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'In Pakistan, we had to pour boiled water through a cheesecloth to make it drinkable . . . it's insulting for this to be happening to people here'

When Hasan learned some First Nations don't have clean drinking water, it prompted him to embark on on a madcap journey across Canada
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Many First Nations communities across Canada have contaminated water running out their taps and Hasan Syed is running across this country to make sure people know something about it.

Well, he was running, now he’s walking, and, it’s only sort of across Canada.

It’s kind of a funny story.

Syed first heard that many reserves were under sometimes decades-long boil water advisories in 2015.

Syed immigrated to Canada from Pakistan when he was 10 years old and he still remembers having to boil water back in Pakistan.

He said he found it strangely primitive for there to be issues with drinking clean water in Canada. “It’s insulting for this to be happening to people here.”

“In Pakistan, we had to pour boiled water through a cheesecloth to make it drinkable. For me, it's like, that happened there but it can’t be happening in Canada. For me, Canada is still my heaven, it allowed me to go to university,” said Syed.

Shortly after, Syed made his plan to run across Canada and raise awareness about the issue and he wanted to do it by finishing the second-half of Terry Fox’s journey, but in reverse.

In April 2017, Syed flew to Vancouver, rented a car, and loaded it with food and camping supplies.

With no idea of what he was doing, he set out on his cross Canada awareness campaign ‘Access 2 Clean Water’.

The idea was to run along the highway while being followed in a car driven by a volunteer and every night camp on the side of the road.

He started at Canada Place in downtown Vancouver, and he didn’t realize that development outside the city sprawled for almost 100 kilometres going west.

He also didn’t know he wasn’t allowed to run on highways.

“On my first day running, at 24 km, the police stopped and told me to get off the highway,” he said. “I thought I’d probably just camp on the road, but there was nowhere to camp.”

Syed was lucky because a local mosque was covering his journey for a small publication and they gave him and his driver a place to stay.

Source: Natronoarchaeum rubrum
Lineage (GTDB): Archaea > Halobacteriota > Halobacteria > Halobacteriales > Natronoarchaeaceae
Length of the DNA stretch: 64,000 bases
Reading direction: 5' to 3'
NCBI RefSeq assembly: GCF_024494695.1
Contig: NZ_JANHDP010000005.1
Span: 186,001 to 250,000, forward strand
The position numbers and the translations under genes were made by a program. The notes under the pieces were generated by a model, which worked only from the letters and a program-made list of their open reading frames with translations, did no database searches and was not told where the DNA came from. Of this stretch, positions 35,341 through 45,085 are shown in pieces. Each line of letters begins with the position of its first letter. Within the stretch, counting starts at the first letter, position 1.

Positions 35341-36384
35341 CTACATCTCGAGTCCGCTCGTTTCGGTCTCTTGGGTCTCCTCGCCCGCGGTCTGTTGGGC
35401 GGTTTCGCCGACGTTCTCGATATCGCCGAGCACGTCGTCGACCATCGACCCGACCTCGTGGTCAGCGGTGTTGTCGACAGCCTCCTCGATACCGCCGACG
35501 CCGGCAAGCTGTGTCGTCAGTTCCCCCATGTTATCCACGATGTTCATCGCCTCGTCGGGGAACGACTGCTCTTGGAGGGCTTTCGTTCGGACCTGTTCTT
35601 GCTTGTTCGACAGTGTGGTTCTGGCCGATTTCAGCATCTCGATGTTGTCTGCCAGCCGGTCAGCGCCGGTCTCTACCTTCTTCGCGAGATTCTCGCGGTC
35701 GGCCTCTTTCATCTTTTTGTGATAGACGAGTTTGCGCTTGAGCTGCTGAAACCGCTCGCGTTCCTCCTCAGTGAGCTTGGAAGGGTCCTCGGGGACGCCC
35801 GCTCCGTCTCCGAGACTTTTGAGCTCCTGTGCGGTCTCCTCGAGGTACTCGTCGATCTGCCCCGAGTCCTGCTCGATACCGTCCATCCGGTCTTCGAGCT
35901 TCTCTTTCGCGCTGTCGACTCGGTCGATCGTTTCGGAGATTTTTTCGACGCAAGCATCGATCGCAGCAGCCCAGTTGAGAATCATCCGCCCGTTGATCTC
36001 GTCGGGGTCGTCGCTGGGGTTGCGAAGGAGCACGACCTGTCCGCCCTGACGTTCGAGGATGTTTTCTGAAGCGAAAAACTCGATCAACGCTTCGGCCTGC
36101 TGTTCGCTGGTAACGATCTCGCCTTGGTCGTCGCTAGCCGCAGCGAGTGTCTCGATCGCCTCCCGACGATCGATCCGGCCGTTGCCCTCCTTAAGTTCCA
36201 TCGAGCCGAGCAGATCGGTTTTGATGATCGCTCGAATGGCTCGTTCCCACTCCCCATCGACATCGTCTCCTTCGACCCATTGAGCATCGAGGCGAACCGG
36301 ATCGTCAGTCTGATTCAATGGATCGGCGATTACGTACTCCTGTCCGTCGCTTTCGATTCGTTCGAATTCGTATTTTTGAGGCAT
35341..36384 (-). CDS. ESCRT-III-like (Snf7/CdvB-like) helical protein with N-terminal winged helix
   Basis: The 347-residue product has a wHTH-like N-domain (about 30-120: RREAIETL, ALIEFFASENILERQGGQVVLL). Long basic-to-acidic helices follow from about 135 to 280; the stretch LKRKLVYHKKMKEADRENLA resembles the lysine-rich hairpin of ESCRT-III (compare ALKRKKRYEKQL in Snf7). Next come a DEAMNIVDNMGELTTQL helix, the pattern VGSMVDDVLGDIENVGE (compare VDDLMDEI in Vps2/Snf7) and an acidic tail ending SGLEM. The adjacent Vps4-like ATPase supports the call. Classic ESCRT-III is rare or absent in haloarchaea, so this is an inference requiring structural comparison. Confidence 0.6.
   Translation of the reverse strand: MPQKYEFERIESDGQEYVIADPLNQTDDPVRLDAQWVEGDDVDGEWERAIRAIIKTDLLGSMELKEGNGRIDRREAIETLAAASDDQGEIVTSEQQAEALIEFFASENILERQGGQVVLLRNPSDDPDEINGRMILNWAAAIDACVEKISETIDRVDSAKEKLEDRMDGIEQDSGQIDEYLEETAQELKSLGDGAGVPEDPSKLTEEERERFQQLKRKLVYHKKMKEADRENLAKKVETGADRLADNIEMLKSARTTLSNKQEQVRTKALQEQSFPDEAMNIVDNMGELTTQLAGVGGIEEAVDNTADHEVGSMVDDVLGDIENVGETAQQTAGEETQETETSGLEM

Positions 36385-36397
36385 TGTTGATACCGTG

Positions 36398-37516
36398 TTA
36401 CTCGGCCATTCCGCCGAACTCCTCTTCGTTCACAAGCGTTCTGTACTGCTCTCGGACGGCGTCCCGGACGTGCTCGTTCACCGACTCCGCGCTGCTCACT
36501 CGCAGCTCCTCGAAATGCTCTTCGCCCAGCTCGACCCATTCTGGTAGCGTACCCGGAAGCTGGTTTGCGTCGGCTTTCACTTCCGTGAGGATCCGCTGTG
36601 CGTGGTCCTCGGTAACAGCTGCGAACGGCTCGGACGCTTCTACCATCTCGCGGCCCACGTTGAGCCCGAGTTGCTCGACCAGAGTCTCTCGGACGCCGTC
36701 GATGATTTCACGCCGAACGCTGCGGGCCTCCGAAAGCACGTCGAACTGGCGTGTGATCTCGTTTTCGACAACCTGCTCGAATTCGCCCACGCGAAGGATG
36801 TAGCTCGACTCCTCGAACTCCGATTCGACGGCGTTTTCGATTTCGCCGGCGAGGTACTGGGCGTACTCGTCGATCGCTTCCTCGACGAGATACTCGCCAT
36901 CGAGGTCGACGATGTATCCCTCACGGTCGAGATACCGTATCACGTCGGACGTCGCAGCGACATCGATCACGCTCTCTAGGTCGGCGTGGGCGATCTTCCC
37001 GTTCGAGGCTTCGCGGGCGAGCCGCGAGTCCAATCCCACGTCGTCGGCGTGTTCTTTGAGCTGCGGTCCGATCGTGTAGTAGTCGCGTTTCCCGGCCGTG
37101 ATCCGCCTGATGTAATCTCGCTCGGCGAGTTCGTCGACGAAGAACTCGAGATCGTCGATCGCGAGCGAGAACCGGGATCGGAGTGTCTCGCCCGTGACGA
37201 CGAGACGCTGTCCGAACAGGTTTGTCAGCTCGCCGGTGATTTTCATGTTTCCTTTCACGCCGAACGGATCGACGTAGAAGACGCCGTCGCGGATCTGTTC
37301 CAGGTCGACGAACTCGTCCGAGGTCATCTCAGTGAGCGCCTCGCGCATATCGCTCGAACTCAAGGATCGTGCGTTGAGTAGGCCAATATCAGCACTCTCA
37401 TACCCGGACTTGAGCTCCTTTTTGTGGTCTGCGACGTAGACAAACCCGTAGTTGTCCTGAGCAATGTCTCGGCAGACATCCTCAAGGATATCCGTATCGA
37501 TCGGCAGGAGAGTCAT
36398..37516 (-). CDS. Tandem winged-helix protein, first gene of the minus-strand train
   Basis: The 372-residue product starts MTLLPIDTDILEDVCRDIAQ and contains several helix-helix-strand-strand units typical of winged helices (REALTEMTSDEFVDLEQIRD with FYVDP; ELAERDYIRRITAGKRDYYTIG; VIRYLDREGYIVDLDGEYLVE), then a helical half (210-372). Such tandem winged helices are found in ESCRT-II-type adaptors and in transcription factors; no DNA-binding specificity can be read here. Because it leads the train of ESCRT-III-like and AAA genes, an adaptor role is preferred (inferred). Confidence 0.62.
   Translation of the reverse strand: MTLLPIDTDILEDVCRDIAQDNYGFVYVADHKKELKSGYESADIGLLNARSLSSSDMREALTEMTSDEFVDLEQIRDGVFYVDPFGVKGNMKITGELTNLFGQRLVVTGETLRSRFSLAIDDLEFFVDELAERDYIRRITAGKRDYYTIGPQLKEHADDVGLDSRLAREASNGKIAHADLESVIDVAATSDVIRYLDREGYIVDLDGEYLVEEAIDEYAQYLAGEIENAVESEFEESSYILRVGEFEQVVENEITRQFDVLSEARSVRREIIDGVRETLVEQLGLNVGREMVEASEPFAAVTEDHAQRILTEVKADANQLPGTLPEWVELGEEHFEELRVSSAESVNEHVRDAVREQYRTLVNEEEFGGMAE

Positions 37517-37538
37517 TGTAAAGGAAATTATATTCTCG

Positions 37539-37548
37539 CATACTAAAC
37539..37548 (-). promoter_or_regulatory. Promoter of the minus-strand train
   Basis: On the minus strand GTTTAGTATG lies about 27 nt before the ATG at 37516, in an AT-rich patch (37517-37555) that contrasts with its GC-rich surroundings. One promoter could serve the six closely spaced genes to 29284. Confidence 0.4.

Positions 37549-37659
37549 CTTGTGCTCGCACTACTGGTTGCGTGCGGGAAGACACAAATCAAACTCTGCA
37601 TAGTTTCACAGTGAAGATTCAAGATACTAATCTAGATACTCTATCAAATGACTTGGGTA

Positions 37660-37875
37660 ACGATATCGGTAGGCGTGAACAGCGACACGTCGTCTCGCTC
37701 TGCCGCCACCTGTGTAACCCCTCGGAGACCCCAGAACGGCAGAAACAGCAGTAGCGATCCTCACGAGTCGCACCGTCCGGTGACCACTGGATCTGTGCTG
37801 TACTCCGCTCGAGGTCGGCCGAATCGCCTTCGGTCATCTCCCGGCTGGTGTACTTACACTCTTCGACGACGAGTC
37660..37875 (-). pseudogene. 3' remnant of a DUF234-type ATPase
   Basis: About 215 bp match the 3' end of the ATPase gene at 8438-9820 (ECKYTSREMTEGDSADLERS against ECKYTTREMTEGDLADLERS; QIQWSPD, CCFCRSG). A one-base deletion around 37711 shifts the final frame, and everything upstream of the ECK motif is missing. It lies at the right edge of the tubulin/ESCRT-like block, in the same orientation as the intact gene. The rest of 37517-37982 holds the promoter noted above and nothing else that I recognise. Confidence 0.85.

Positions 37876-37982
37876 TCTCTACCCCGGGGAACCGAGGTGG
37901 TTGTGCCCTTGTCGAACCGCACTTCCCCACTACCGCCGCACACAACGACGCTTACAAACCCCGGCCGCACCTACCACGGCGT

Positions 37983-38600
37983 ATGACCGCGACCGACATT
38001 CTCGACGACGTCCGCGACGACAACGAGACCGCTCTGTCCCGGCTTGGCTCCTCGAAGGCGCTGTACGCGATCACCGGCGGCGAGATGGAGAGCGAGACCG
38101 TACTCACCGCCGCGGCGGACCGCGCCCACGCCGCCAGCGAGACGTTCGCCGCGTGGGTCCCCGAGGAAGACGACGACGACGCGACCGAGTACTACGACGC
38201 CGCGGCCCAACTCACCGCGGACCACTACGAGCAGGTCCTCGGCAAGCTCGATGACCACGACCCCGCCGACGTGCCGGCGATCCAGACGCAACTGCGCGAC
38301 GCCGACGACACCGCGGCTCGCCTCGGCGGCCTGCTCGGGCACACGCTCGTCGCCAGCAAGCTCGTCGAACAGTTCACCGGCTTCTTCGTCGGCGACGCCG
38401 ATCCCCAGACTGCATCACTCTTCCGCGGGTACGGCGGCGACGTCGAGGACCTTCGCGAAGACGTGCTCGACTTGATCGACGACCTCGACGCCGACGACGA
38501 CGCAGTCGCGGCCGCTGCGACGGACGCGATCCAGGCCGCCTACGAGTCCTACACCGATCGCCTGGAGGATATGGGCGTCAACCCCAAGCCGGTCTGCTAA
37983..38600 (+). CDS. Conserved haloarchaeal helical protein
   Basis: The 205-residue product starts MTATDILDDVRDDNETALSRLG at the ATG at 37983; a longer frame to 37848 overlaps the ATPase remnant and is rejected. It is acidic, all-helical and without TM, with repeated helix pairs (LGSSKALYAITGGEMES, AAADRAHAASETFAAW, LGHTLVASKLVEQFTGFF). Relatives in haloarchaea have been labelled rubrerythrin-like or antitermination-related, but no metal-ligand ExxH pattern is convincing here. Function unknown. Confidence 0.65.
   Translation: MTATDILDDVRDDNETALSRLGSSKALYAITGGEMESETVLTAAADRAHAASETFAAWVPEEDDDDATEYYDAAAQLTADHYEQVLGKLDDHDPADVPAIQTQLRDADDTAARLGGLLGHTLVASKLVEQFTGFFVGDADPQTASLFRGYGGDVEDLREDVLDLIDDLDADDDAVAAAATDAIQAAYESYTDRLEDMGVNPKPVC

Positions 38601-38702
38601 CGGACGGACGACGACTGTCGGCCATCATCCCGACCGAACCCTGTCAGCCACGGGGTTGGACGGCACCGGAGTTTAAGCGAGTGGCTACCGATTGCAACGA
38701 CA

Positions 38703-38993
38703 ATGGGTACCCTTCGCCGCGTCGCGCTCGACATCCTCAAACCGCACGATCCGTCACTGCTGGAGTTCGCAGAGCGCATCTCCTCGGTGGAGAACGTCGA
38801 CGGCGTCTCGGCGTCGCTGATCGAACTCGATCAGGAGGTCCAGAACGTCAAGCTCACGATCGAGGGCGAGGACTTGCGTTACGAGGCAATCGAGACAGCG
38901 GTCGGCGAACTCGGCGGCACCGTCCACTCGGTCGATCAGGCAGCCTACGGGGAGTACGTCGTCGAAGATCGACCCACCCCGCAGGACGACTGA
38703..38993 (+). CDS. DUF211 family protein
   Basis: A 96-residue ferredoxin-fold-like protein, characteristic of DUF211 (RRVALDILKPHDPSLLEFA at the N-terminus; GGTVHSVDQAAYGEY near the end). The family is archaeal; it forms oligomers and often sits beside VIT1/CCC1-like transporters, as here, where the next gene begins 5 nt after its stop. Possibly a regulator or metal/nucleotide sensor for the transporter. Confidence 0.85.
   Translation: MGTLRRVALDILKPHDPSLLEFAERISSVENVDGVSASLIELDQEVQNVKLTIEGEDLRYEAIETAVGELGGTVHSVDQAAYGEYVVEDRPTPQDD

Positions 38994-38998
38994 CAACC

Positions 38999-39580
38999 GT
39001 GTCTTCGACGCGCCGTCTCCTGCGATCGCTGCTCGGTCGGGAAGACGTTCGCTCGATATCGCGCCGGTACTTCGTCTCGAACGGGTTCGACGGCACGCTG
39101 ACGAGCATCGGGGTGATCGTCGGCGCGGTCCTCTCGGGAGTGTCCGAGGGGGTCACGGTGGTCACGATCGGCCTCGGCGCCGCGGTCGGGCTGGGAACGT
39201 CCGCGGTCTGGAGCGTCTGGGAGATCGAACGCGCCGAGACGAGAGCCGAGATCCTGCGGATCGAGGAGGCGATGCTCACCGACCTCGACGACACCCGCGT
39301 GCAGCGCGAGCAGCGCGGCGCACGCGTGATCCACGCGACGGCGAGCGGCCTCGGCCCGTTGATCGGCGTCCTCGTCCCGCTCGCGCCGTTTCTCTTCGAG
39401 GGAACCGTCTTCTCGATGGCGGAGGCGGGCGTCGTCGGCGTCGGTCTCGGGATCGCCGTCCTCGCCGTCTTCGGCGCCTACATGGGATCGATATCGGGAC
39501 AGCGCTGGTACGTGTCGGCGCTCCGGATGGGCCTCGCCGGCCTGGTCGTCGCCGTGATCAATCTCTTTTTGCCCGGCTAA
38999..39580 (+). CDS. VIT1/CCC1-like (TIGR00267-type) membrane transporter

For the first week or so Syed and the driver would go along the highway, drive to the mosque when they were done, and then start back up again in the morning.

The camping started when Syed got to Chilliwack but after his first night he was disheartened to find his olive oil frozen — he didn’t realize how cold it was up in the Rockies in April.

When he got to Kamloops, he lost his driver, another issue.

Syed didn’t realize it would be difficult to get people to follow him around all day in a car.

“I thought I would just pick up people on the way,” he said.

Syed said part of the problem was it very boring for the drivers.

“They would have to drive very slow behind me for 3 hours a day, it was difficult at a slow pace,” he said.

Without a driver, Syed had to drive his car himself to carry all the supplies but by doing so that would cancel out his whole cross country running plan.

He says that at tough times like this, his Canadian Military Reserve Force training kicked in.

“That’s where I learned the mental skills, the willpower, and toughness to persevere,” he said.

He came up with a creative solution.

Syed said he was still going to travel across Canada, he was still going to be able to do it alone, but in a totally different way.

From then on in he drove from town to town and when he stopped he would just run the amount of kilometres that is equal to the leg of the journey he made, but in a loop in that town.

He also switched to mostly walking now — he averages around 20-30 km a day —  and he relies mostly on hosts for his journey.

So, at the end of the journey, Syed won't have travelled almost any highway kilometres but will have visited different towns and travelled the same number of kilometres he would had he made the journey from Point A to Point B.

It actually might be more kilometres because he said his odometer watch malfunctioned and said he did fewer kilometres then he really did so now he just uses a cellphone.

Oh, and there is still another change.

At some point on his journey Syed decided he wasn’t going to just travel the 3,000 km to Thunder bay, but go an extra 1,500 km to Ottawa and try to have a meeting at the House of Commons.

On Sunday Aug. 13, Syed was in the Sault on that added stretch of the journey.

He still hasn’t got the meeting in the House of Commons set up yet but he hopes MPs will see what he’s doing and support him.

According to an informational package put out by Access 2 Clean Water:

  • As of Oct. 31, 2016, there are 133 drinking water advisories in effect in 90 First Nations communities across Canada
  • Some First Nations communities have had Boil Water Advisories for over 20 years: Neskantaga First Nation since 1994, and Shoal Lake 40 First Nation since 1997